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Paediatric Anaesthesia

Tutorial 367

Paediatric anaesthesia: Challenges with induction

Dr. Lucy Kelly
Anaesthetic Fellow. The Children’s Hospital at Westmead, Sydney, Australia

Dr Michael Cooper
Senior Staff Specialist Anaesthetist.
The Children’s Hospital at Westmead. Sydney, Australia

Edited by
Dr. Kate Wilson
Consultant Anaesthetist. Sheffield Children’s Hospital, UK

Correspondence to

28th Nov 2017


  • Anxiety in children at induction of anaesthesia is common, and it is important to develop several strategies to overcome this problem.
  • Children with behavioural disorders needing an anaesthetic can be managed using non-pharmacological and pharmacological methods to minimise distress.
  • Children’s rights and consent should be considered when performing the induction of anaesthesia.
  • Specific co-morbidities may require modifications to standard induction processes; e.g difficult IV access, the unfasted child and the unwell child.


The conduct of paediatric anaesthesia presents many unique challenges. One of the most striking is the variability of behaviour and responses of children and their parents at induction. Behavioural problems, the need for restraint, difficult IV access and co-morbidities add complexity and can make the art of maintaining a calm and smooth induction incredibly difficult. This tutorial will discuss six of the common problems that arise at induction and how these may best be overcome.


Children who are distressed at induction are more likely to experience distress on emergence, and into the post operative period (1).

Known risk factors include

  • Children with previous behavioural problems (e.g distress or anxiety) during a health care encounter or greater than five previous hospital admissions have an increased risk of high anxiety at induction(2).
  • Anxious parents
  • Behavioural disorders including autistic spectrum disorder (ASD), attention deficit disorder (ADD) and attention deficit hyperactivity disorder (ADHD).
  • Age specific considerations
    • 0 -12 months: Demonstrate general distress but it is not until several months later that they demonstrate fear responses(3). Children of this age also respond to separation with soothing and distraction. For this reason pharmacological anxiolytics are seldom used, and parental presence is usually at the discretion of the anaesthetist.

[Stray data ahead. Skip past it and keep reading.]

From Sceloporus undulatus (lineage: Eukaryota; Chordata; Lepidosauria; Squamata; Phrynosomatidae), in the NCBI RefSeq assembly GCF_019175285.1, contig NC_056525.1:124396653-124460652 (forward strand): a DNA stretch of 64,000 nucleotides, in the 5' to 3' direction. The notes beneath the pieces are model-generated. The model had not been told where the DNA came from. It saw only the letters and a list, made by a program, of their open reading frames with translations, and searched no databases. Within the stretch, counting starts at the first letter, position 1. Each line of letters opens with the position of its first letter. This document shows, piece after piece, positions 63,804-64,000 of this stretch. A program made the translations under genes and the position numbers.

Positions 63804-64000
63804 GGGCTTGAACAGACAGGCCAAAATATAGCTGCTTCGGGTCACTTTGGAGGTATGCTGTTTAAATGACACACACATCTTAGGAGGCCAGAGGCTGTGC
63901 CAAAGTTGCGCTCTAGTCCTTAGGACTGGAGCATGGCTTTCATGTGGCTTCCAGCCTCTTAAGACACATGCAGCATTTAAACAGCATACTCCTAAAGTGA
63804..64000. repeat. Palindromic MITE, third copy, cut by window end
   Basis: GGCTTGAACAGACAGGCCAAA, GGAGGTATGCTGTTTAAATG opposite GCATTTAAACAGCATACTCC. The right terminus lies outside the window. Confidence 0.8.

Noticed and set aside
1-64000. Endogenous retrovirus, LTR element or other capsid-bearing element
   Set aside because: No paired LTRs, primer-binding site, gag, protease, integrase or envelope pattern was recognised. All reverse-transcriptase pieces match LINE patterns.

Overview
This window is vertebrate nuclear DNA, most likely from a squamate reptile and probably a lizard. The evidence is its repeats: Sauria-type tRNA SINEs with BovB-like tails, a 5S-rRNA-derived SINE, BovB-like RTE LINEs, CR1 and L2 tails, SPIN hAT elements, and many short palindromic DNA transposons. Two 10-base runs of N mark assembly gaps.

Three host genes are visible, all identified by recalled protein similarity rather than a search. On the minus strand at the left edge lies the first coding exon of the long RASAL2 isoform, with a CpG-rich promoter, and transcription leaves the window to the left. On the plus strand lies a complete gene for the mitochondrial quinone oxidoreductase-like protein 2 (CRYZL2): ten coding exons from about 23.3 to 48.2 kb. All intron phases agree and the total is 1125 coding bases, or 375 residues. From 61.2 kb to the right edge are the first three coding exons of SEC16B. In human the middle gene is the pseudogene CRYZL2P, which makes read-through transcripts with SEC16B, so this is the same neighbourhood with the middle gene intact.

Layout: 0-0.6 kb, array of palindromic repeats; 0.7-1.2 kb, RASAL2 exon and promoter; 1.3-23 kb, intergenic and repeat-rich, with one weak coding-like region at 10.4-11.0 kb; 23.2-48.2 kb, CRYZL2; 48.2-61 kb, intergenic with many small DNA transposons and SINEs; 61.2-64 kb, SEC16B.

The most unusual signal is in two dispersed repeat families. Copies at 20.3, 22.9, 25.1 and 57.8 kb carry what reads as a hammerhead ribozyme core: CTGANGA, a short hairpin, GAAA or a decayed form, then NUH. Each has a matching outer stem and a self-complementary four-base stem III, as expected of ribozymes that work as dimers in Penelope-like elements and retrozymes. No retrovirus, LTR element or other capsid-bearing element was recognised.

• 1-2 years: Increasing attachment and fear with increased mobility and strength. Premedication again seldom used in this group, but use of distraction techniques may be of benefit.
    • 2 to 5 years: Increased likelihood of separation anxiety from parents. At this age increased physical strength and inability to rationalise behaviour may make them a particularly important age group to assess for anxiolytic strategies.
    • 5 years to Adolescence: Increased sense of self and potential harm. School aged children may respond to explanation and reason. Distraction techniques are also particularly useful in this age. A pilot study looking specifically at adolescents found over 80% of this age group reported significant anxiety at the time of induction. Underlying baseline anxiety, depression, somatization (physical symptoms occurring secondary to psychological distress) and fearful temperament are predictors of this phenomenon(4).

Non-pharmacological anxiolysis:

A Cochrane review (5) of 28 trials divided these heterogeneous interventions into five main categories. Below is a summary of their findings:

  • Child interventions (Passive): Different studies showed variable response to videos in terms of anxiety reduction. One study suggested a video of patient’s choice may decrease anxiety, but another using a fairytale video could not demonstrate such a difference.
  • Child interventions (Interactive): When compared with parental presence only, clowns or clown doctors significantly lessened children’s anxiety in the operating/induction room in three trials with a total of 133 children. Video game usage also decreased anxiety compared to controls and patients who had received midazolam.
  • Child interventions (Mask introduction): A single study on mask familiarity showed no reduction in anxiety but better co-operation
  • Parental presence: Parental presence does not decrease a child’s anxiety, and is less effective than a premedication. It is, however, important to recognize that the majority of studies demonstrating this are from a similar patient group and may not reflect cultural, religious and ethnic variations.(6)
  • Parental interventions: Children of parents having sham acupuncture may be less anxious.

It is important to use age appropriate distraction techniques. There is increasing research being done into use of modern technology including tablet devices and virtual reality. It is important to consider all the available resources, and not disregard simple games or the expert storyteller as a distraction method.

Pharmacological anxiolysis:

The practice of premedication is heterogeneous across institutions and can be dependent on institutional culture and patient populations. Nonetheless, whatever the practice in your institution, there are some key factors for safe and successful premedication:

  • Give the premedication enough time to work
  • Ensure adequate monitoring facilities are available
  • Select appropriate agents based on previous experiences, severity of anxiety or behavioural disturbance and comorbidities.